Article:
Last night we talked about how we might celebrate New Westminster’s future, looking ahead from our 150th Anniversary celebrations to the years to come – at Tenth to the Fraser, we invite you to join us in envisioning the future of New Westminster and dreaming up ways to celebrate it in our community. It would be easy to assume that celebrating “future” involves throwing a couple hundred dollars at the local high school student council and telling them to make it very “internet-y” (although we ARE VERY excited about the upcoming public civic wi-fi!), but it’s more than that. What do we want/expect/imagine New Westminster will look like years down the road… and how do YOU think we should celebrate it on this important year?

(Perhaps we’ll host a”Twonsultation” on the matter – but for now, we’d love to hear your input in the comments below!)

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Jocelyn Tomkinson

Jocelyn Tomkinson is a really valued member of the Tenth to the Fraser community. Interested in joining our pool of writers? Please see these submission guidelines.

9 comments

  1. Jocelyn I think you've already captured the spirit of the tweetup here. Thanks for including me in the under 35s (tee hee). ๐Ÿ˜‰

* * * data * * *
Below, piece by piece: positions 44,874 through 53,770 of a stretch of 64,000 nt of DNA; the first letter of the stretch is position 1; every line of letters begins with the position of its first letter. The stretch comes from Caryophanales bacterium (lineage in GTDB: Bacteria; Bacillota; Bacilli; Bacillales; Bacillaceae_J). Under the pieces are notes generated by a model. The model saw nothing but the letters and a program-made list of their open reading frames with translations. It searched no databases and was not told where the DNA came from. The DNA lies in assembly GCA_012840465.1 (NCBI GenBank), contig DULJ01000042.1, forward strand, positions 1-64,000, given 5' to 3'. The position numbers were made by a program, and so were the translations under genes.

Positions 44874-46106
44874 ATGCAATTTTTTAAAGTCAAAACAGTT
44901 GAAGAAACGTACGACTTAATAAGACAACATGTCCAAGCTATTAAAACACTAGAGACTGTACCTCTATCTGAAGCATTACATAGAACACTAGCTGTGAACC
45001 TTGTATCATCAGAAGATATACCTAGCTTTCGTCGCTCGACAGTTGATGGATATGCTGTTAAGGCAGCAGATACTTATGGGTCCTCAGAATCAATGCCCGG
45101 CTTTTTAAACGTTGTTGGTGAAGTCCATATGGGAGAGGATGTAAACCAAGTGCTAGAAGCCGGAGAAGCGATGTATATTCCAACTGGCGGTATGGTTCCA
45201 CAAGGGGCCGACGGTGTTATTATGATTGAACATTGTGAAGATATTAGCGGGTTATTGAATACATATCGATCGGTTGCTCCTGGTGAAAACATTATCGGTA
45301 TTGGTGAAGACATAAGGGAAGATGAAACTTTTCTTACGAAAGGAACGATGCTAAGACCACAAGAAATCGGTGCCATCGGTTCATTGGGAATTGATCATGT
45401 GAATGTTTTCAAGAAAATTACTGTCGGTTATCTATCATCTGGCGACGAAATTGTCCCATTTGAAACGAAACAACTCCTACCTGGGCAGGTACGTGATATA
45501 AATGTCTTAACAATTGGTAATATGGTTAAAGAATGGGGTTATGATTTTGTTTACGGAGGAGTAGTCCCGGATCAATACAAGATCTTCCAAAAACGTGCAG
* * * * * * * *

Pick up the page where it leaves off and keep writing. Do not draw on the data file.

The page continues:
This is a lovely call to action. I hope lots of people answer it.

  2. The past they celebrate is the mythical past of the British Empire in all its glory during the era of Queen Victoria. When you examine it closer you find war, conquest, colonization, genocide, and lots of other horrors. I think before we can move into the future we have to acknowledge the truth of the past. If you are creating a future based on a mythical view of the past you will have unreal future expectations. Half a century ago when I was young we were supposed to be working a 10 hour work and flying around in air cars this century.

  3. David – I think you've made a good point, and this is something we've made an effort to talk about on T2F of late. Surely there's a middle ground to find in our history, where we can make sure the stories are told and heard, and move into the future wiser for it.